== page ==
Here is what he says: “In karate there is an image that’s used to define the position of perfect readiness: ‘mind like water.’ Imagine throwing a pebble into a still pond. How does the water respond? The answer is, totally appropriately to the force and mass of the input; then it returns to calm. It doesn’t overreact or underreact.”
Worry and stress runs most of our lives. We might be very productive but highly stressed. The reason for the stress is that we never get to the large overarching things we really want to do. We’re too busy but not always about the things that matter most.
When we do have some time our minds are occupied with worries about what we didn’t get done, what we should get done and what happens if we don’t get either of those done. When we’re finished worrying about that, we go back over it again.
Our minds are caught in endless loops of worry, frustration and stress. We over think everything. Emptying our minds and thinking of nothing is the most difficult thing we can do. We think of everything except nothing.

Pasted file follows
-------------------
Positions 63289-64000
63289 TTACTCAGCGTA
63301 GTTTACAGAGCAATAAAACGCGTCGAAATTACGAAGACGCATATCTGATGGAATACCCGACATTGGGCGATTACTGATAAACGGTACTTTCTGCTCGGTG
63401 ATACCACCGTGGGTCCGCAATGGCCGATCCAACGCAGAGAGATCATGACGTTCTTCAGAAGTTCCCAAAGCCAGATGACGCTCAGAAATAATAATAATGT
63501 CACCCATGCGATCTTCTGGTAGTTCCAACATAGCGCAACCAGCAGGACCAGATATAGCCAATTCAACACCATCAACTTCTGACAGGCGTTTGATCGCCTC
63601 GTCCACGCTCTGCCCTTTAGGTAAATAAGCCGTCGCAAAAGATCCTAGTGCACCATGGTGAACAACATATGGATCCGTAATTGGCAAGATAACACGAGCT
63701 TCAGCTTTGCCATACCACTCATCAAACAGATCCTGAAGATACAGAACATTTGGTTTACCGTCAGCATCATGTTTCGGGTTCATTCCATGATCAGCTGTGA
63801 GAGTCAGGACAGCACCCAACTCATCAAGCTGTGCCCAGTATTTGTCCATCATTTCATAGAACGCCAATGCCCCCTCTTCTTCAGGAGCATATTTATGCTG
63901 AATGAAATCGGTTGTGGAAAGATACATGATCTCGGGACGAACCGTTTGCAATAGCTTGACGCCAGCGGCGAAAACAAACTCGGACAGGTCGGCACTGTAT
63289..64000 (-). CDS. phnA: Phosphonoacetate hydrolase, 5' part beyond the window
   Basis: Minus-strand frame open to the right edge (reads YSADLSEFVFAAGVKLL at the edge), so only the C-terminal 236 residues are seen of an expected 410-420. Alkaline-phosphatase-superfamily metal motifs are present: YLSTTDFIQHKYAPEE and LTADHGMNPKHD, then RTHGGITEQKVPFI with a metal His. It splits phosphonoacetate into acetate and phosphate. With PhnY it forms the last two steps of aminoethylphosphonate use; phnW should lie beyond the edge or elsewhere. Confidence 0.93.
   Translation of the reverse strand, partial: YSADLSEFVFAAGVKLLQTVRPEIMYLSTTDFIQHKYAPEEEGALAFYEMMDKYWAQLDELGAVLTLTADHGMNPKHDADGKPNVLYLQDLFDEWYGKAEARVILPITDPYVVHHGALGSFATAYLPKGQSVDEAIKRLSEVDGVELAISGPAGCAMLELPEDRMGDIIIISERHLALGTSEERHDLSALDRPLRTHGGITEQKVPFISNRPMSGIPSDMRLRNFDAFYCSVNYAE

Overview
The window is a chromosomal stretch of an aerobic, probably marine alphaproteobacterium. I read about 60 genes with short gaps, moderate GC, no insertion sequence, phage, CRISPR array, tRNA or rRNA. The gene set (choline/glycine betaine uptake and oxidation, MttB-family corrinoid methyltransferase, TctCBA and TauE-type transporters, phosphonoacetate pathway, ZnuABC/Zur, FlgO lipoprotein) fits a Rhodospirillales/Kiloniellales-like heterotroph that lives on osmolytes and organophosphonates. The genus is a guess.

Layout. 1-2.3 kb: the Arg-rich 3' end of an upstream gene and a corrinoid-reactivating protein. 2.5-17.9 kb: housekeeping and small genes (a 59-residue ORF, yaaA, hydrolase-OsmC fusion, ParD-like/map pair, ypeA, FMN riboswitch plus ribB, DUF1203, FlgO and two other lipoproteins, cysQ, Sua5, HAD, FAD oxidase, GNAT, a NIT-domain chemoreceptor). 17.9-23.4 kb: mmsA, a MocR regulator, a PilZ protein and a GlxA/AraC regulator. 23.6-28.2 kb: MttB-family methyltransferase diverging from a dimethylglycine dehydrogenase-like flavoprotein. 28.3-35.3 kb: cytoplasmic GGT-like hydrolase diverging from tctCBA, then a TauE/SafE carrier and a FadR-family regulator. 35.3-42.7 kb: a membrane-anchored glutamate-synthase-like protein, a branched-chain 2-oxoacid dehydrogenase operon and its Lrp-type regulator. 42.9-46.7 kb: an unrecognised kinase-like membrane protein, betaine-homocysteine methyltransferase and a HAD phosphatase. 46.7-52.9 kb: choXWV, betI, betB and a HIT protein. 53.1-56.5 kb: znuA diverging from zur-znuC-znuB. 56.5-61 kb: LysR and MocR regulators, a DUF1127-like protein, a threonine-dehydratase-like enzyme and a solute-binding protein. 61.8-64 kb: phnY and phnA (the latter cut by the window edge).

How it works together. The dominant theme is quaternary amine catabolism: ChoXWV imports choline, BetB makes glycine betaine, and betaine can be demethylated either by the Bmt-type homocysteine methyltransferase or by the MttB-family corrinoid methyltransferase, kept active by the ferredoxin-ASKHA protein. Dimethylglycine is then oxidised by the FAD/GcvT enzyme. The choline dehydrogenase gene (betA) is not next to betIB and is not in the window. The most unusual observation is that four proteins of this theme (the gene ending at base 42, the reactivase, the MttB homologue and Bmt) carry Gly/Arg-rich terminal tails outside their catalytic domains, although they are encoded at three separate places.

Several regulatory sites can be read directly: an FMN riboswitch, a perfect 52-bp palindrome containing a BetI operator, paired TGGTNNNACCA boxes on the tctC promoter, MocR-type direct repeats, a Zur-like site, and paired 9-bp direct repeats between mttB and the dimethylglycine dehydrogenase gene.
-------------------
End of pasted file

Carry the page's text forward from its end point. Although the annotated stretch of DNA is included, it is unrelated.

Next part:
We have to be taught to meditate, to focus our minds on one thing. Even the thought of learning to meditate correctly can be stressful. What if we forget something while we’re meditating?
In Purpose-Driven Life, Rick Warren says, “If you know how to worry, you already know how to meditate.” Worry is simply praying to yourself without accomplishing anything.
A great quote from scripture says it best: “Don’t fret or worry. Instead of worrying, pray. Let petitions and praises shape your worries into prayers…Before you know it, a sense of God’s wholeness, everything coming together for good, will come and settle you down. It’s wonderful what happens when Christ displaces worry at the center of your life.”
Don’t get me wrong, I’m implementing some elements I’ve learned in Getting It Done or GTD as the internet is calling it. I believe, however, the book is a national bestseller because on most everyone’s Christmas wish list was one thing no one could buy: that illusive gift called peace.